Millions of women and men farmers in Zambia, Malawi, Niger, Burkina Faso, and other countries are already practicing EverGreen Agriculture. They are successfully restoring their exhausted soils with richer sources of organic nutrients, and dramatically increasing their crop yields and incomes. The integration of appropriate fertilizer trees into agriculture is a promising, but underappreciated, approach. EverGreen Agriculture contributes to integrated soil fertility management. It emphasizes the application of sound, tree-based management practices, and the knowledge to adapt these to local conditions, in order to optimize fertilizer and organic resource-use efficiency for greater crop productivity.
How an integrated food-energy system works
A 1-10 MW power plant is sited in a rural area composed of smallholder farmers who are predominantly growing food crops in a maize-mixed farming system. Gliricidia trees intercropped in the maize fields in a grid pattern. The trees produce wood and foliage that is harvested periodically during the year by pollarding the trees. The foliage is stripped from the branches for high-protein livestock fodder and/or biofertilizer for the crops. The branches are removed and transported to the power plant as feedstock for electrical power generation.
Such an integrated food-energy industry is envisioned to provide electrical power while at the same time enhancing food production and nutrition security, while improving livelihoods and advancing economic growth. Such systems can achieve these goals while conserving the environment and improving agricultural sustainability into the future.
The electricity is provided to local rural consumers while any excess is provided to the national grid. The diagram below illustrates how such as system would operate to provide benefits at a household, community and national scale.
A resource for firewood
The Gliricidia systems increase the on-farm production of firewood, a resource which is increasingly short supply in Africa smallholder agricultural systems. Farm production of adequate fuelwood saves the drudgery of women and children in travelling long distances to collect it, and this releases time and energy for other income-generating activities. It also reduces the destruction of natural forests by reducing the need to collect firewood from public lands. The increased supply of fuelwood that will be produced in association with the commercial production of glricidia for power generation will also ensure that the cooking and heating energy needs of the communities are amply met.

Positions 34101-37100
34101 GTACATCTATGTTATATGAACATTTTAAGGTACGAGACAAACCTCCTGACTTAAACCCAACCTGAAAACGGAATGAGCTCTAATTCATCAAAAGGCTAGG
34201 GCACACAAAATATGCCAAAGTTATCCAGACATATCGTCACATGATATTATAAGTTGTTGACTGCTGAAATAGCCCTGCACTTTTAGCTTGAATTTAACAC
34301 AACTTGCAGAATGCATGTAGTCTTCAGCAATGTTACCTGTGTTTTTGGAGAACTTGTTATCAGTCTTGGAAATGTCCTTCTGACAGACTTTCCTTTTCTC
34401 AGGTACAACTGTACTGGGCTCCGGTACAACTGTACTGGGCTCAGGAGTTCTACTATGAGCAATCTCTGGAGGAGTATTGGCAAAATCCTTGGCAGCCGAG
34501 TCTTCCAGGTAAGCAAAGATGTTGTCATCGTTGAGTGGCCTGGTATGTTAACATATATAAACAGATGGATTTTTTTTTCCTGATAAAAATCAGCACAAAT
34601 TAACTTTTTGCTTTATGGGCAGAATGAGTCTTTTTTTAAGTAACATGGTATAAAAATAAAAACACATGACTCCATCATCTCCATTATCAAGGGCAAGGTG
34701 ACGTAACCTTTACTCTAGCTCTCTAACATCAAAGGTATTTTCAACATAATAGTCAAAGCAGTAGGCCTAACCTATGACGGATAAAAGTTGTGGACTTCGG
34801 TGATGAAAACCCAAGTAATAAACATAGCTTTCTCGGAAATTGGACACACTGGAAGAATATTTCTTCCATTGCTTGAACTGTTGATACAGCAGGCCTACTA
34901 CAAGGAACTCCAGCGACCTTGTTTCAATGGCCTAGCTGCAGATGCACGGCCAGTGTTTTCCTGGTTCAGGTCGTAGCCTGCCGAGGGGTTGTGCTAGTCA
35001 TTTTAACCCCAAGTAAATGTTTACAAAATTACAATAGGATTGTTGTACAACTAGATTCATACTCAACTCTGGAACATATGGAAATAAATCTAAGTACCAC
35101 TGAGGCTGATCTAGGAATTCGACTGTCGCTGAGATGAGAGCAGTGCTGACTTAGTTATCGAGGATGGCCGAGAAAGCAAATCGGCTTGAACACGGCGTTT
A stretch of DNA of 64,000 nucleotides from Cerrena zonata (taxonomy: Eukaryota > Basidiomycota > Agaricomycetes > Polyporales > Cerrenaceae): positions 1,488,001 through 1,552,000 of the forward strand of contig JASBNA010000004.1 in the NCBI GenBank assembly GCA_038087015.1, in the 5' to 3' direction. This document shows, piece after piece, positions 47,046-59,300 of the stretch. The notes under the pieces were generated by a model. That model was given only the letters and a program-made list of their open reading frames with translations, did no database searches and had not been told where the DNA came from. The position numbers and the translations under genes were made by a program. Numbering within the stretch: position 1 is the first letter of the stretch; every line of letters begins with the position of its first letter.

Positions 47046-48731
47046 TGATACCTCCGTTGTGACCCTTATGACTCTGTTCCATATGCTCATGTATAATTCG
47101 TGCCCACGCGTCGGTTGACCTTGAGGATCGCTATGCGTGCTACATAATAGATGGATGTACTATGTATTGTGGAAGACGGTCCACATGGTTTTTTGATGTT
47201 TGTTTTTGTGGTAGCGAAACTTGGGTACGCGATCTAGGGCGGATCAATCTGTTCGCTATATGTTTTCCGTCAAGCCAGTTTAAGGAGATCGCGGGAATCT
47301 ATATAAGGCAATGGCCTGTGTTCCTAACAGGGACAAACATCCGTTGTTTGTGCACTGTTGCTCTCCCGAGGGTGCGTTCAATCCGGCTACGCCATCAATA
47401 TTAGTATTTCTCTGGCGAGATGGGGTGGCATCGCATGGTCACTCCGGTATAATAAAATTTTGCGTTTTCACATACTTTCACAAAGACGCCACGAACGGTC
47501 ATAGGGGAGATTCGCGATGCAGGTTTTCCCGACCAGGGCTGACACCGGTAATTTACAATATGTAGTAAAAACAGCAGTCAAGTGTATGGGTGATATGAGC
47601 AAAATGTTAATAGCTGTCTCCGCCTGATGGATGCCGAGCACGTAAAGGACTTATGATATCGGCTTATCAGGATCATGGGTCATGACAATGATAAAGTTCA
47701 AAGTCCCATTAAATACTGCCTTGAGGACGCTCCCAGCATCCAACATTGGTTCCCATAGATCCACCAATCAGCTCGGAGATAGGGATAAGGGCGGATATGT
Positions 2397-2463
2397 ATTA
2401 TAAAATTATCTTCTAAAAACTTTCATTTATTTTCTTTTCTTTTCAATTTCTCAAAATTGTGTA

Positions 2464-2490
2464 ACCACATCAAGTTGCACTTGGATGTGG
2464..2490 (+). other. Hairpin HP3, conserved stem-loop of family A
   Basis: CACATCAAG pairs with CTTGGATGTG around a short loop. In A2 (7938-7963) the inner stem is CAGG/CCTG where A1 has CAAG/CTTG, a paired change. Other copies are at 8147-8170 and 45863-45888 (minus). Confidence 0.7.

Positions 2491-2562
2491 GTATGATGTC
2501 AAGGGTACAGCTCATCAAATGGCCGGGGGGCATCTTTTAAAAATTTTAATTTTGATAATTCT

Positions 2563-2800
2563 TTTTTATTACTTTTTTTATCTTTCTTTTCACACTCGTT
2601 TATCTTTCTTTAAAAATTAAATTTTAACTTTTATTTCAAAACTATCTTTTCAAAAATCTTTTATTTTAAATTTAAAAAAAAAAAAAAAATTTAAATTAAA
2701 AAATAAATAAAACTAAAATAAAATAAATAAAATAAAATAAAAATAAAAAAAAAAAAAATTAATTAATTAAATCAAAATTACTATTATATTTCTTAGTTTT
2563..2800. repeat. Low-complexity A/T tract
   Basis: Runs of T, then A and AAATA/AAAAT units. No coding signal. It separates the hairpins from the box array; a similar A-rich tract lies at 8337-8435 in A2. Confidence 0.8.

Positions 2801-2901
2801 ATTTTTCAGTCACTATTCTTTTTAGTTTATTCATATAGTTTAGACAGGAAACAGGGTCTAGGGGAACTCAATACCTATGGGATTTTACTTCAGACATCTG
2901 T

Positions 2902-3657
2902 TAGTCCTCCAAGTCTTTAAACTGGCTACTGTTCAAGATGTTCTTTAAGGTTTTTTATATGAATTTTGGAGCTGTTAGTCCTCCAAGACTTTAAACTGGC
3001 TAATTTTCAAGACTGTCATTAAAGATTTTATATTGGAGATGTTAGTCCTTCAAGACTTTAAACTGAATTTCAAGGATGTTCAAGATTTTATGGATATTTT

Our vision is a fully-fledged, integrated and sustainable tree-based food-energy system (EverGreen Energy) that is operating and providing benefits to numerous communities across Eastern and Southern Africa. We envision that the systems will be providing rural electrification benefits to ‘powerless’ communities, enhanced income generation from growing the feedstock, increased crop production with enhanced soil fertility, and greater wood-fuel availability in rural areas.
The next step is to foster South–South learning as a means to generate viable and successful development initiatives. We aim to facilitate the sharing of knowledge and experiences from Sri Lanka with interested parties across Eastern and Southern Africa (governments, communities, investors and power plant developers). In so doing, strong relationships across national and intercontinental borders will be fostered, allowing for ongoing cross-country sharing and co-learning to occur in the future beyond the life of the project.
Feasibility analyses and public-private partnerships will be developed to pave the way for attracting and harnessing substantive levels of commercial and public sector investment in the development of an agroforestry-based energy industry in Eastern and Southern Africa, with an emphasis on implementing new commercial-scale projects that can fully demonstrate the potential for wide expansion.